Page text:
Q: What is the False Statements Act?
Sandler: The False Statements Act is a law that makes it a federal criminal offense—a felony—to knowingly make any false statement to any U.S. Government agency. It is applied in a wide variety of situations, including making false statements to federal law enforcement agents; making false statements on any kind of government form (grant, loan or assistance application, etc.); putting false information on reports required to be filed with any U.S. Government agency, etc. Even when a document you submit to a US Government agency doesn't have to be notarized or under oath, this law still makes it a crime to put any false information on that document—as long as the person who filled out the form knew the information was false, the information was relevant to the agency's operation and within its jurisdiction.
Q: Romney is accused of making false statements on his Public Financial Disclosure Form. What’s the importance of this form, and what sorts of things was Romney required to disclose?
Sandler: The form Romney was required to fill out is the Executive Branch Personnel Public Financial Disclosure Report. The Ethics in Government Act of 1978—one of the reform laws passed after the Watergate scandal—requires this form to be filled out by candidates for President and Vice President; presidential nominees to Executive Branch positions requiring Senate confirmation; the incumbent President and Vice President; most of the White House staff; all federal employees appointed by the President; and most very senior federal officials in the Civil Service and special Government employees, and certain other federal officials. The purpose of the form is to disclose personal financial interests—income received, assets held, debts—so that the public (and for incumbent officials, federal ethics officers) can determine whether there may be a conflict of interest on the part of the federal official.
In the case of a candidate for President, the purpose of the form is to let the electorate know from what companies, firms and organizations the candidate has been receiving money (earned income, speaking fees, dividends, interest, etc); and in what companies the candidate owns stock and other interests. The form is very important because it's the only way voters can learn about a candidate's personal financial interests that may influence or shape his positions and policies.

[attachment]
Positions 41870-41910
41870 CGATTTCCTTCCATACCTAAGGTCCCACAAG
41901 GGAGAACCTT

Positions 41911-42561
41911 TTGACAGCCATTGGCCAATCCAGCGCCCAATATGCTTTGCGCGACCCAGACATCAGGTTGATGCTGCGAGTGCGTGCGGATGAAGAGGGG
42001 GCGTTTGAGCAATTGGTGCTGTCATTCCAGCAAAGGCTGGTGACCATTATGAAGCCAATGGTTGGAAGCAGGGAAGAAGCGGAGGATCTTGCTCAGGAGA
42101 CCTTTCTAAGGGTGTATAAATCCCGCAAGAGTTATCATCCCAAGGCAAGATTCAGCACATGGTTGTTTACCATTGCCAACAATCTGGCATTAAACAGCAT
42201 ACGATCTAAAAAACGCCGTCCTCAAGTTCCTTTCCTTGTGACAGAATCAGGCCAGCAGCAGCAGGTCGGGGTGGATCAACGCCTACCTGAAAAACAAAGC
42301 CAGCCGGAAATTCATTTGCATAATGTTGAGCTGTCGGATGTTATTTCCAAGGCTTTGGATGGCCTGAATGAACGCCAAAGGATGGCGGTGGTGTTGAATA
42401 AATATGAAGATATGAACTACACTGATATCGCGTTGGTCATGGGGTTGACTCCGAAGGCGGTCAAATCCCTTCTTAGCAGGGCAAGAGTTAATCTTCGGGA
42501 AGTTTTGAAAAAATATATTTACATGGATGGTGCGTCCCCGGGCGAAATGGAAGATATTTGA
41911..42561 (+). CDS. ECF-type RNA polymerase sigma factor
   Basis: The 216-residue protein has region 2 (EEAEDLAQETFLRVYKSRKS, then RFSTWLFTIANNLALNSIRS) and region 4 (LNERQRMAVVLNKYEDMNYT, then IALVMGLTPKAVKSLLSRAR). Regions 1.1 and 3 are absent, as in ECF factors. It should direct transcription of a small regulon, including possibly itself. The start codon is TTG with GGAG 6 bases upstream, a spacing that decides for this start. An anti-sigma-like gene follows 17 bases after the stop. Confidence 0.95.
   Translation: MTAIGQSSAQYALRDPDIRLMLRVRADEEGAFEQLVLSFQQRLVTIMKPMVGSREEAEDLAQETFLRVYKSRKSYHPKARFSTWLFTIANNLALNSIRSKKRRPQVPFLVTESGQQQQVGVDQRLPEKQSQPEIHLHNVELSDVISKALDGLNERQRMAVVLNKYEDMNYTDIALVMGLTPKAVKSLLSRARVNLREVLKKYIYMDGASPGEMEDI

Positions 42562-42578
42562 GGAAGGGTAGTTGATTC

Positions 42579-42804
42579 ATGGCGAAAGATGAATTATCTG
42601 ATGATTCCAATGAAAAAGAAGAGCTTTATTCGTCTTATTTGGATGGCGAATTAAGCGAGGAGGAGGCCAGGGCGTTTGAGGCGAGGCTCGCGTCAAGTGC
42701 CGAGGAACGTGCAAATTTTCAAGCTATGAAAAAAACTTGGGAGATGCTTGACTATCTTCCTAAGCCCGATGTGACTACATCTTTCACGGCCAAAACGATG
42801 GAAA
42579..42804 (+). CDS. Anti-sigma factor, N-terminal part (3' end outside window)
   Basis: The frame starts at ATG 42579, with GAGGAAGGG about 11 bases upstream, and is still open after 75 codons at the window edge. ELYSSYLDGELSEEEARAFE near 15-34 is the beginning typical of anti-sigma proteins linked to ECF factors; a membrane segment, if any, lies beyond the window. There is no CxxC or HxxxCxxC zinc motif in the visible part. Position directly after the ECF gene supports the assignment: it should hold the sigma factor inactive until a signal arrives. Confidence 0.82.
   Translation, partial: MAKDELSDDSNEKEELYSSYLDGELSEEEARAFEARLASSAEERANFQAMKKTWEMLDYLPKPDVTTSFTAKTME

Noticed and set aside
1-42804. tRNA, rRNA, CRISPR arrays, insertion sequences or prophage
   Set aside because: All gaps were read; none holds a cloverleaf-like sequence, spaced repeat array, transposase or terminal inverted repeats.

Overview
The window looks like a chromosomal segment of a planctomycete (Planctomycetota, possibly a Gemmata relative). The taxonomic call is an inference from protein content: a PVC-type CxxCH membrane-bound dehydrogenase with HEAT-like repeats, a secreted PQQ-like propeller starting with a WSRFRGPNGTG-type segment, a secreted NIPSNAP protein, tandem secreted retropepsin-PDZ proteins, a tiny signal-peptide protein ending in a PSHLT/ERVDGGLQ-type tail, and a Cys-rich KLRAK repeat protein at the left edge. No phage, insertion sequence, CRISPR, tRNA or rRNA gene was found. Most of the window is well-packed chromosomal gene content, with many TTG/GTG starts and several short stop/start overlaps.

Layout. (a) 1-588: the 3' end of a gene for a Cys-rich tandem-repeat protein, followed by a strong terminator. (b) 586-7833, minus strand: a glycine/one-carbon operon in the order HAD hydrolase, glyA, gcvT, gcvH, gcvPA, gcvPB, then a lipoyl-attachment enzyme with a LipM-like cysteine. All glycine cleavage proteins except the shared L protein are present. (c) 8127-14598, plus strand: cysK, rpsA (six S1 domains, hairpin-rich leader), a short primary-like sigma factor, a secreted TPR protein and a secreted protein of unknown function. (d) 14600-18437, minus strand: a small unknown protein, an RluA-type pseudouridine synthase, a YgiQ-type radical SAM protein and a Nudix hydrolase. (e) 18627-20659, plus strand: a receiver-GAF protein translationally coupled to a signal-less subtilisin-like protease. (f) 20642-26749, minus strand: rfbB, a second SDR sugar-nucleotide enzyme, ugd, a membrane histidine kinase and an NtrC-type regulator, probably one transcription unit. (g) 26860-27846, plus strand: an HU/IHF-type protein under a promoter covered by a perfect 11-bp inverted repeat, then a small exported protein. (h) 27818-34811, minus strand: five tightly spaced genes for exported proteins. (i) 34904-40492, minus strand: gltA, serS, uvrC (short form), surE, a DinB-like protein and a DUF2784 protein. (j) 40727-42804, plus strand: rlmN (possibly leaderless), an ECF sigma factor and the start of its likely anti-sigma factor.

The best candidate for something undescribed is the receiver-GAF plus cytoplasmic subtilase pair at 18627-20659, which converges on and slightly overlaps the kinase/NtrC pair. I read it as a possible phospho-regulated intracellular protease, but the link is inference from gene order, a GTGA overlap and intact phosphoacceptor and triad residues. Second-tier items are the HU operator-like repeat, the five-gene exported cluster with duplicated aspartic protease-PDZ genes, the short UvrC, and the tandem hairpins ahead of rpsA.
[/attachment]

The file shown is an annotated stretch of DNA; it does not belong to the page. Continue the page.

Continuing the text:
A presidential candidate such as Gov. Romney is required to disclose, generally for the year of filing and the calendar year before, amounts and sources of earned income; all assets held (stocks, bonds, real estate, business interests, retirement funds, trusts, etc), the value of each asset and the amount of income earned from the asset during the reporting period.
Q: And what he didn’t disclose was his ongoing relationship with Bain Capital after his purported separation. Are prosecutions common for this type of offense?
The issue is whether Gov. Romney affirmatively misrepresented his role with Bain Capital after his purported separation. On the form, Gov Romney (and related reporting entities including his Blind Trust, his IRA his wife's blind trust etc) reported investments in dozens of funds, including many privately held Bain Capital funds, worth tens of millions of dollars. On his form, Gov Romney explains that these investments were made pursuant to his retirement agreement with Bain Capital and that all of the investments are "passive" in nature, implying Gov. Romney didn't do anything at Bain to earn any income from any of these investments. To support that assertion, and in an obvious effort to distance himself from Bain's business after his purported departure, Gov Romney makes the categorical statement that, "Since February 11, 1999, Mr. Romney has not had any active role with any Bain Capital entity and has not been involved in the operations of any Bain Capital entity in any way."
It is well-established that making a false statement on an Executive Branch Personal Financial Disclosure Form is a violation of the False Statements Act. The Department of Justice makes clear in section 902 of its Criminal Resource Manual that making a false statement on the form is a prosecutable offense. Members of Congress and Executive Branch officials have been prosecuted for making false statements on their financial disclosure forms.
Who are some of the people who have been prosecuted?
Sandler: Among those prosecuted have been former US Rep Mary Rose Oakar (but let off because the statute didn't apply to the legislative branch at that time—has since been amended); former chief of staff to US Secretary of Agriculture, Ron Blackley; and for lying on a related disclosure form during vetting for a cabinet post, former US Secretary of Housing & Urban Development Henry Cisneros.
So the complaint has been filed. What happens next?
Sandler: We expect that the Public Integrity Section of the Justice Department, which is a group of non-partisan career professionals, will look at the facts carefully and decide whether the questions raised warrant further investigation.